Sunday, December 29, 2013

Valuing Public Bank, Malaysia’s best bank

Please read the disclaimer here: Enjoy the article, bitches!

Many investors regard Public Bank as the best performing bank in Malaysia, a blue chip that everyone should have in their portfolio. Public Bank is listed on the Bursa Malaysia with the stock code 1295. The company is currently trading at Ringgit Malaysia (RM) 19.00 per share (approximately USD 5.78).  Looking at Public Bank’s track record, I can’t help but agree that the company is as awesome as having a Häagen-Dazs date with a hot girl on a hot day. In the 5-year period of 2008-2012, Public Bank achieved net return on equity of between 24.5%-30.4%. The company defines net return on equity as “equity attributable to equity holders of the Bank, adjusted for dividend declared subsequent to year end.”


However, a good company doesn’t automatically translate into a good investment, the price you pay for the stock must also be reasonable.  Instead of using the price-to-book ratio many analysts use to gauge the value of banks, I’m going to calculate Public Bank’s true earnings power and discount it to the present. If you’re interested, I will be talking shit about why the price-to-book ratio isn’t the best ratio to tell if a bank is undervalued in my bullshit financial theories series sometime soon. Alright bitches, let’s start valuing this bank!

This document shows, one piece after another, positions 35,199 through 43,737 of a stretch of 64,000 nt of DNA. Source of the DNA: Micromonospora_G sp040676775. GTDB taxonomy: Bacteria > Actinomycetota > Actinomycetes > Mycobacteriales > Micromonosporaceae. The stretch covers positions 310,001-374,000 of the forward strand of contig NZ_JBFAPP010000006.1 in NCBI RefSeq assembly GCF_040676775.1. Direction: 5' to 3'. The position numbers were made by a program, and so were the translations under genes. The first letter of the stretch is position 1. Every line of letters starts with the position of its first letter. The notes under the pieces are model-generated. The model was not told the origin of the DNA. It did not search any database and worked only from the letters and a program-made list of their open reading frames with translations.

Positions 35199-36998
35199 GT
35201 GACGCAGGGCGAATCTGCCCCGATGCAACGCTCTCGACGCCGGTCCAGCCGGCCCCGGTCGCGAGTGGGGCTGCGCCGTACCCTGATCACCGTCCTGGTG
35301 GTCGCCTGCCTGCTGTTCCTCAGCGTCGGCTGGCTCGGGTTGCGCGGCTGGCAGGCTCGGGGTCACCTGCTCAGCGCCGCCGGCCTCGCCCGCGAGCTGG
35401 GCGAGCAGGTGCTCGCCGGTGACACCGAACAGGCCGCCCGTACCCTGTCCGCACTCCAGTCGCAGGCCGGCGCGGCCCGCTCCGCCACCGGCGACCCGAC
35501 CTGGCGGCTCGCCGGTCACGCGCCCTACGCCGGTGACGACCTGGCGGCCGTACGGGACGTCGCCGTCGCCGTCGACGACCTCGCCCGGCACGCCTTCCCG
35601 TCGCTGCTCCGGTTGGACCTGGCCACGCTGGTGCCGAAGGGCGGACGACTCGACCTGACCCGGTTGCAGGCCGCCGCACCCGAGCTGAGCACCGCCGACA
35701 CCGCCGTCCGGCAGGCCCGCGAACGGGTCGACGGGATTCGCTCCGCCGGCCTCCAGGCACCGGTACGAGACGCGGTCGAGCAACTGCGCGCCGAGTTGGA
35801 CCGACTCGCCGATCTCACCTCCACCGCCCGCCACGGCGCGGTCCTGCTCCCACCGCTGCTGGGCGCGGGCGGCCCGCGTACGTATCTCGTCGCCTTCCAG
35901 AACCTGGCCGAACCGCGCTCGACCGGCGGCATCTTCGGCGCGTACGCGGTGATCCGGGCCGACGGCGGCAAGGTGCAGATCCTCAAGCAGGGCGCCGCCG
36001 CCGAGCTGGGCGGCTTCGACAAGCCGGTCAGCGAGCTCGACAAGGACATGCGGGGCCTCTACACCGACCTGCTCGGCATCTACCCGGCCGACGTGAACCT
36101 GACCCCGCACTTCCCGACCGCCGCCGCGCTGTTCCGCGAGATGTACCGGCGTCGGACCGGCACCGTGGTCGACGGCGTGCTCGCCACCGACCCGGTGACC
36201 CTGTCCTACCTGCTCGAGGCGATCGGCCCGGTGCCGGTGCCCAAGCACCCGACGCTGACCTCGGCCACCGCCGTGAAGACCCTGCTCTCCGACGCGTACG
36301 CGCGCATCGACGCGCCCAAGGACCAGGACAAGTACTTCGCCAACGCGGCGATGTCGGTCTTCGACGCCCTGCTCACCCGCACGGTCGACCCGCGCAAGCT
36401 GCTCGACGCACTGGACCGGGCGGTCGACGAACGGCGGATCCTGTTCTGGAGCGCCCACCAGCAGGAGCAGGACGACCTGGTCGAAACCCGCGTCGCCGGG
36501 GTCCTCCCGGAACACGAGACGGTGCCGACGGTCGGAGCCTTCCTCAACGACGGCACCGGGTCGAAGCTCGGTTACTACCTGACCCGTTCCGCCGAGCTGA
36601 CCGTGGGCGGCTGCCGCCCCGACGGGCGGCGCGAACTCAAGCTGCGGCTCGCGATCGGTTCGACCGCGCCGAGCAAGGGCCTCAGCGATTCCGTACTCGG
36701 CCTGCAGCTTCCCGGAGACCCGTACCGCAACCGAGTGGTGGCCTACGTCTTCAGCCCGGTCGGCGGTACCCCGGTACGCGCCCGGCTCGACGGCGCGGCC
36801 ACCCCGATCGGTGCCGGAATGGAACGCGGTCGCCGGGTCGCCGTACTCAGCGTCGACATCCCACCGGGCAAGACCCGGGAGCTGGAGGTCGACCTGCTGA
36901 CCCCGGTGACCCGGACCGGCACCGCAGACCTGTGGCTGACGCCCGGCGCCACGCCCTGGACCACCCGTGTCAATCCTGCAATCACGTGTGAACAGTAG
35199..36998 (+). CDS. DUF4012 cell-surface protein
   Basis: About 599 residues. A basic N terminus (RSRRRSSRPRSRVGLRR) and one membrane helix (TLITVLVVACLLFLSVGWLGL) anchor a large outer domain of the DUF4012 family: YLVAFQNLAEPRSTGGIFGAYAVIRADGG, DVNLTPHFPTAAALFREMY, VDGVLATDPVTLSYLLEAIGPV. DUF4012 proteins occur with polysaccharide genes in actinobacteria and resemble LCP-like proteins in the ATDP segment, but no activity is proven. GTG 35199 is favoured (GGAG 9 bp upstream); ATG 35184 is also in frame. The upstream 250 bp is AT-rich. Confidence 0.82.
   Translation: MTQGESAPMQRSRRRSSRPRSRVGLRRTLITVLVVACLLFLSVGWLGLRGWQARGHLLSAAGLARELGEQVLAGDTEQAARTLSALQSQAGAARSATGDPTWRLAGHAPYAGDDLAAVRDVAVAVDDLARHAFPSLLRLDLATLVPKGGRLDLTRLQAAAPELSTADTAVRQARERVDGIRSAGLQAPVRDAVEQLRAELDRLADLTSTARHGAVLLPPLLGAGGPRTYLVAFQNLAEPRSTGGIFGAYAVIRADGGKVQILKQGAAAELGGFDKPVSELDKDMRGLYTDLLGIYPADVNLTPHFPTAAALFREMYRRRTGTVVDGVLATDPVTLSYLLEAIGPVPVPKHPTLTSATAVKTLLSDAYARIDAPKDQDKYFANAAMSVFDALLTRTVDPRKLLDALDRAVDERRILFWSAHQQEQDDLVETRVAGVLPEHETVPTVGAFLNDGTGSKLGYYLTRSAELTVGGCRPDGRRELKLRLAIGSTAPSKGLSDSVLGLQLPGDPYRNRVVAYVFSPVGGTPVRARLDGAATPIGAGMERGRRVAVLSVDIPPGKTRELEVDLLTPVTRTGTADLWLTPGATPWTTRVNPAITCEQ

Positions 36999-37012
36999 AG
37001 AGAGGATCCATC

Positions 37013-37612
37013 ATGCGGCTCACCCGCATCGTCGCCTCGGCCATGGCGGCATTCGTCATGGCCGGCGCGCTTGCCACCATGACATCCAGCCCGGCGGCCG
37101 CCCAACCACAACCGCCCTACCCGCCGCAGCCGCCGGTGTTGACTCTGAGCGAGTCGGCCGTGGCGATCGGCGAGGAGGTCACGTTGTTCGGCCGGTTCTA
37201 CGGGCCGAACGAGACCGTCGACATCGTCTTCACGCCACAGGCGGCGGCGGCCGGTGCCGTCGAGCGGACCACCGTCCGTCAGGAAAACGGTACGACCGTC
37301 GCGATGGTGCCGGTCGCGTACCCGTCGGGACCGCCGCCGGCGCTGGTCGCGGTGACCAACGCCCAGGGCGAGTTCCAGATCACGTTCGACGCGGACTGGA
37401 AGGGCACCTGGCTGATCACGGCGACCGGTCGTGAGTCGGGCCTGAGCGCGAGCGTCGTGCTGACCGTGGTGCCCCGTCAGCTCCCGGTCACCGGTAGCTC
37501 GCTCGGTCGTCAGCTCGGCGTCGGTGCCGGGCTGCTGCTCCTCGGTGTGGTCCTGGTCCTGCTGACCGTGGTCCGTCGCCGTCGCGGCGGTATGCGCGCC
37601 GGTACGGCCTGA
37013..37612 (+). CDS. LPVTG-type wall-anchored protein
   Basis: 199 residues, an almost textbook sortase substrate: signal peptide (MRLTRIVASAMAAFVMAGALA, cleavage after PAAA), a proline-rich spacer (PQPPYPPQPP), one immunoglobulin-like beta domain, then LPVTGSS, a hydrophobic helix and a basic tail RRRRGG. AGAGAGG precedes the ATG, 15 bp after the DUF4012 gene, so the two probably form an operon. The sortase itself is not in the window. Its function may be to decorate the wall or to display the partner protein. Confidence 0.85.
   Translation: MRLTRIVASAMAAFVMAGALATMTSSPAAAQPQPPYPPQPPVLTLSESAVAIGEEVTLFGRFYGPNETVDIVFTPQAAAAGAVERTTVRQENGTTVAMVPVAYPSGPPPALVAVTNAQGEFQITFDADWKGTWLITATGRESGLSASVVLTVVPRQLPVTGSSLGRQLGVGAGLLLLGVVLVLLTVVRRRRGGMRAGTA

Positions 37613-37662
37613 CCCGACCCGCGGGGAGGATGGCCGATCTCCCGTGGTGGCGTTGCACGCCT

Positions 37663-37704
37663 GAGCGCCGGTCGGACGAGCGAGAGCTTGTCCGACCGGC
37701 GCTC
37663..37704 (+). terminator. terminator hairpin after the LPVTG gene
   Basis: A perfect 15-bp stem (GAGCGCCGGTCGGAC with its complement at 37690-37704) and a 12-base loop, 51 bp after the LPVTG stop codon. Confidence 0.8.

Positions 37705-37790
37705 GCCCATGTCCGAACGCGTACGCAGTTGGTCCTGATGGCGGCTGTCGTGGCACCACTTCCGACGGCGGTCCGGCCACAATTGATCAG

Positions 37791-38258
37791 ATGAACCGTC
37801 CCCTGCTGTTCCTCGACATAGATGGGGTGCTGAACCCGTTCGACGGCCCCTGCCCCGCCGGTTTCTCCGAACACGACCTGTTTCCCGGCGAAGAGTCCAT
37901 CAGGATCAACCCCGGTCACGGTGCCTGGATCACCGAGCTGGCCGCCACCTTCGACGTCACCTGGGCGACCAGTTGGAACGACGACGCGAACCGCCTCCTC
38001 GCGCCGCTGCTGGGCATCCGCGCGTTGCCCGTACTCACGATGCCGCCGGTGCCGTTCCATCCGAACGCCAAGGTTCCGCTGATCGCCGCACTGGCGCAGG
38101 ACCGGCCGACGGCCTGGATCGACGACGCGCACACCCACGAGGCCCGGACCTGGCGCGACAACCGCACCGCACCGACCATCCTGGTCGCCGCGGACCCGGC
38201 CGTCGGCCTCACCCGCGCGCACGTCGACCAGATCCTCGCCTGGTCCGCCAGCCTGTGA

The following income statement data is taken from Public Bank’s third quarter 2013 report.

For the nine months ended September 30, 2013


Operating revenue                                          11,345,627
Interest income                                                 8,458,428
Interest expense                                              (4,301,452)
Net interest income                                           4,156,976
Net income from Islamic banking business        633,204
Net fee and commission income                         941,002
Net gains and losses on financial
instruments                                                        133,613
Other operating income                                     233,048
Net income                                                        6,097,843
Other operating expenses                                (1,873,242)
Operating profit                                                 4,224,601
Allowance for impairment on loans,
advances and financing                                      (260,969)
(Impairment) / writeback of impairment
on other assets                                                      (1,064)